- Associated Press - Monday, November 23, 2015

YPSILANTI, Mich. (AP) - Officials are taking steps at the Women’s Huron Valley Correctional Facility near Ypsilanti to make more room for prisoners as the number of inmates has risen.

Inmates are being housed in converted TV rooms and former offices at the state’s only women’s prison, but state Corrections Department officials said they don’t have a serious overcrowding problem, the Detroit Free Press reported (https://on.freep.com/21ch7hL ).

Officials said the population at the prison has risen about 16 percent from 1,900 in 2011 to about 2,200 this October. In response, the department says four former TV rooms now house a total of 56 prisoners and 44 former offices now house 306 inmates.

This month, the prison plans to open a building that’s now used for storage and food services as a cell area that will accommodate 104 inmates, allowing some of the previously converted areas to be returned to their former uses, spokesman Chris Gautz.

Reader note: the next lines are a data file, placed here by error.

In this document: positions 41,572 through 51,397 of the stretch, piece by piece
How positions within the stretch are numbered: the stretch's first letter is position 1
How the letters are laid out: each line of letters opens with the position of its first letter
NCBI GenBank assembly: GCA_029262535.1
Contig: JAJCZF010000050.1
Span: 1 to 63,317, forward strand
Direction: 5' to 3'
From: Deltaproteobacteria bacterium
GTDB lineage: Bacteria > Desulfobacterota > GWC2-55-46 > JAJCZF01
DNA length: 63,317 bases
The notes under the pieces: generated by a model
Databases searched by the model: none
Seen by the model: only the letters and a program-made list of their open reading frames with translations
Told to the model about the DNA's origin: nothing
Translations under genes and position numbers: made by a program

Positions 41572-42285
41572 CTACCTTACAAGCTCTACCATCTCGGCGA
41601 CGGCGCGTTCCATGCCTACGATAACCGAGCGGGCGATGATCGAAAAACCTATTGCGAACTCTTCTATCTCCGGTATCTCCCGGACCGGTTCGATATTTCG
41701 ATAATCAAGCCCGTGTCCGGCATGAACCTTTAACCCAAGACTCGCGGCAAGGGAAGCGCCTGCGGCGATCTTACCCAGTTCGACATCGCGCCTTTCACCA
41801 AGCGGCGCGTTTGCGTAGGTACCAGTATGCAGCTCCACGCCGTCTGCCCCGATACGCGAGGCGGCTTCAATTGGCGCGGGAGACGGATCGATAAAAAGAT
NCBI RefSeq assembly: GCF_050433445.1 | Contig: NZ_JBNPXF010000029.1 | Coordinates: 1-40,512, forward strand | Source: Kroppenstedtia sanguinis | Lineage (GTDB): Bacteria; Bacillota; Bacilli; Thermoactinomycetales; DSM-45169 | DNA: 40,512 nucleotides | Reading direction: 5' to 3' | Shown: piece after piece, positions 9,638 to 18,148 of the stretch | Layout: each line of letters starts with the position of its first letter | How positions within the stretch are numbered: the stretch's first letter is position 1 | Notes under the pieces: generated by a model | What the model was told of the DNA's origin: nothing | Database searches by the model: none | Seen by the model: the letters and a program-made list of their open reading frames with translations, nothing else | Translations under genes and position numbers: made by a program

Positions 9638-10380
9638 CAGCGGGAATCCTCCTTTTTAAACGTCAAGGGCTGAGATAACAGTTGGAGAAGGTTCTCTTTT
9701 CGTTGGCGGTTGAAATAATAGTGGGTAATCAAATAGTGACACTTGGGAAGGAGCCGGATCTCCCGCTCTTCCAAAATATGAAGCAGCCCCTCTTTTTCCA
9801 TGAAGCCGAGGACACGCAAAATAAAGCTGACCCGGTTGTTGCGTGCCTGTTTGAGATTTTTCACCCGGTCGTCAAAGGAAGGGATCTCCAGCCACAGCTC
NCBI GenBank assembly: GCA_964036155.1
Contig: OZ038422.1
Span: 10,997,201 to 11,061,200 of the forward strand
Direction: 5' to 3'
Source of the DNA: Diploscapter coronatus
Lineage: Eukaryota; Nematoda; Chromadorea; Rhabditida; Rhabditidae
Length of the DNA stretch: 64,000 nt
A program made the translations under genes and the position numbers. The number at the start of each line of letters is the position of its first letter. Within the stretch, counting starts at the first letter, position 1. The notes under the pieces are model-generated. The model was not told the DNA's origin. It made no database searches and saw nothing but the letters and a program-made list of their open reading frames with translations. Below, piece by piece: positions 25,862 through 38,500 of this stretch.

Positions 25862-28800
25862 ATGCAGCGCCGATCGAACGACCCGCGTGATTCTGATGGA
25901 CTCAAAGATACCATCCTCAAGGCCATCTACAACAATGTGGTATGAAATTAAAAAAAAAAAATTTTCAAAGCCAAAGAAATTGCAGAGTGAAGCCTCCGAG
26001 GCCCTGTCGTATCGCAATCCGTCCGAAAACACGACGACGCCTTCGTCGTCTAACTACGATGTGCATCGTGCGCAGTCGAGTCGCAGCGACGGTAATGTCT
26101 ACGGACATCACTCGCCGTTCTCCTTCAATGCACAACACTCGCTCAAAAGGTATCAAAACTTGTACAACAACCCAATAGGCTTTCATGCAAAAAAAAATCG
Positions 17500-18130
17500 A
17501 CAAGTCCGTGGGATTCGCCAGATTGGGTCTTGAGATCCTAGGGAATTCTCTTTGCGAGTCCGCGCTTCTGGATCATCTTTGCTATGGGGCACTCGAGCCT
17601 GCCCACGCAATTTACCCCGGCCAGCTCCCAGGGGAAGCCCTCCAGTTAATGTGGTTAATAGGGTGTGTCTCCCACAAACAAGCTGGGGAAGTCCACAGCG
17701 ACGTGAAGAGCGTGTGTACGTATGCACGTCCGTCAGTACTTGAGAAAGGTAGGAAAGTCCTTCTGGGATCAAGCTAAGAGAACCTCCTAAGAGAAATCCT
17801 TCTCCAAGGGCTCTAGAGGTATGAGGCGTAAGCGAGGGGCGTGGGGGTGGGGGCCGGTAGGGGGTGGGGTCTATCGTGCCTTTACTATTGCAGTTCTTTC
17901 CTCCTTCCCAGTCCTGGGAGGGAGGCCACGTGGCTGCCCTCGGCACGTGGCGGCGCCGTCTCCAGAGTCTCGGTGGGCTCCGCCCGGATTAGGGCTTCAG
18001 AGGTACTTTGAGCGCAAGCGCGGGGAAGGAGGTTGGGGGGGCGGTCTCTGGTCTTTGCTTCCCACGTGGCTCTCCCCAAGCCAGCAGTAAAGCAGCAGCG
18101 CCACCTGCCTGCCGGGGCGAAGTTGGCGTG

Corrections Department Director Heidi Washington, a former warden at Huron Valley, recently told a state House committee that she “wouldn’t characterize it as being overcrowded.”

Officials at the American Friends Service Committee’s Michigan Criminal Justice Program in Ypsilanti said, however, that they have been fielding complaints from inmates about overcrowding at the facility for the last several years. Natalie Holbrook, the program director, said the increased inmate numbers and reduced common areas contribute to higher stress among inmates.

Holbrook said she met with former department director Dan Heyns about overcrowding in 2014 and since then, “things have not gotten better, they’ve gotten worse.”

The MDOC used to house women at several prisons and prison camps around the state before consolidating corrections facilities for women at Huron Valley in 2009. Gautz said there are no plans to open a second women’s prison and officials have instead focused on expanding the capacity of Huron Valley.

“We feel this is the most cost-effective way of addressing the issue as opposed to opening a whole new prison, while still providing a safe/secure facility for staff and prisoners at the Valley,” Gautz said in an email.


Information from: Detroit Free Press, https://www.freep.com

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